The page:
4 Steps to Delivering Bad News

Your loan is denied. The property did not appraise. Your lock expired. The seller won’t agree to do the required repairs.

I’m sure that you have had to deliver the bad news.

Some people were okay with it. Others went ballistic on you.

While there is no “best way” to deliver it, there are some steps you can take to communicate negative info with clients and real estate agents.

Instead of picking up the phone right away and blurting out the news, take about 10 minutes to “frame” an outline of what you are going to say and how you are going to say it.

Listed below are four steps to consider.

1. Anticipate the questions you will be asked. In order to do that, you have to be able to get into your client’s head – think and feel from their point of view. If you deliver the news and they ask you a dozen questions that you can’t answer, they will feel that you really don’t care and haven’t given any thought to a possible solution.

Sometimes you don’t have ALL the answers, so you may have to make a few calls, send a few emails to verify facts.

Example: The appraisal comes in lower than the sales price. Advise them about the process to reconsider the value. What’s the alternative if the value cannot be increased?

 

2. Be prepared to explain in a broader context. If the buyer decided to lock the interest rate and the rate expired through no fault of your own, you may need to explain how rate locks work and why you are not able to give them the same rate. If the new rate is higher, show them the difference in payment between 1/8% higher rate bases on their loan amount. Or they may have to pay a point to maintain the same rate.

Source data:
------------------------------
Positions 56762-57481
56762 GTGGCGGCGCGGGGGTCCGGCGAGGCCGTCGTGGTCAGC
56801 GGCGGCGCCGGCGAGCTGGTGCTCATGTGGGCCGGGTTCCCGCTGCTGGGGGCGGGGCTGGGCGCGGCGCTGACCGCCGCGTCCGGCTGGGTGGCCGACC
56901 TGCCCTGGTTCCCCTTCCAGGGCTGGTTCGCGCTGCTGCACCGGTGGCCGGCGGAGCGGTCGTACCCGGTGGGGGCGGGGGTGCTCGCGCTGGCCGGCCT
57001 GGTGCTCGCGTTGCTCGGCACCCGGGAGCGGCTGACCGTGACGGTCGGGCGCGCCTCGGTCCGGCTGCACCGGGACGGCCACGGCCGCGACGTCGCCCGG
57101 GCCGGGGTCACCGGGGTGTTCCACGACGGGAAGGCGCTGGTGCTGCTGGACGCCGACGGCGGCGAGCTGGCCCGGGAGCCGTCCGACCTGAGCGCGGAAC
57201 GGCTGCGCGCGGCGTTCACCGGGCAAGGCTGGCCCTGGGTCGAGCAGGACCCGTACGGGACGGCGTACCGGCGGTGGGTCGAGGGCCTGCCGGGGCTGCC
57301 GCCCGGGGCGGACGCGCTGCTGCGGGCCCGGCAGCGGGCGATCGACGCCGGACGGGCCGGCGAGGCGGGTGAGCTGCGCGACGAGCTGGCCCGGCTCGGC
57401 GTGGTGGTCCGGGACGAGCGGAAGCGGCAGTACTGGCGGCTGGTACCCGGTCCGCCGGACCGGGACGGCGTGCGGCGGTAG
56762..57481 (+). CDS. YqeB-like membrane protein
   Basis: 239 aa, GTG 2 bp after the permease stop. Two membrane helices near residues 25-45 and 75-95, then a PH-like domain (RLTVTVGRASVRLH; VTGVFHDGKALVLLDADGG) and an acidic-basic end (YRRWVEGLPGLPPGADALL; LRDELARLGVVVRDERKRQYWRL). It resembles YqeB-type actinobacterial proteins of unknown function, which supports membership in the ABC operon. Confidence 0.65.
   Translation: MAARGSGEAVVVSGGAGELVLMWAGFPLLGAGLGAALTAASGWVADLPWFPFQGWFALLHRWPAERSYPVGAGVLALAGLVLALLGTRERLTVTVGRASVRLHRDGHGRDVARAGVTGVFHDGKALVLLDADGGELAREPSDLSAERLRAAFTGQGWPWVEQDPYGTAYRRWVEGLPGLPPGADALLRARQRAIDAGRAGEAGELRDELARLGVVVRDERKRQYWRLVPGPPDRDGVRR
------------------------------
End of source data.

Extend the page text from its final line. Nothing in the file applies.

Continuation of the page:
If the lock expired due to processing or underwriting delays, you’ll need to explain (meaning, tell the truth) and see if there is some concession that you or the company can make to honor the commitment.

 

3. Understand your client’s frame of mind. Your clients have ways of looking at the world and interpreting information from their own perspectives. Some clients will react emotionally and some will be calm and pragmatic. Think about your client’s mindset as well as their situation. Has your buyer sold their home and were hoping for back-to-back closings? Do they have a moving deadline? Going back to step #1, determine if there are alternative resolutions to present to them.

For example: The title work shows a large judgment against the seller that needs to be cleared up and will delay the closing. Deliver the bad news with an estimated time frame for clearing it up. If it can’t be cleared up by the closing date on the contract, give them alternatives—extend the closing date or cancel the deal.

 

4. Have a plan for next steps. Let your client know that you are a professional who understands their situation – both the emotions involved and the practical issues. You need to convey that you have the experience and expertise to guide them through this difficult time. Even if you don’t have a plan for how to handle the situation right now, give them a time frame for when you will get back to them with a plan.

Last thoughts.

Deliver bad news as soon as you can. Don’t procrastinate, thinking that things will get better. The longer you wait, the worse it gets.

But, you do have time to ask questions and come up with a game plan. Put yourself in their shoes, because you want a satisfied client who realizes that you are looking out for their best interest — even if the problem is your fault. They will respect you for being honest.

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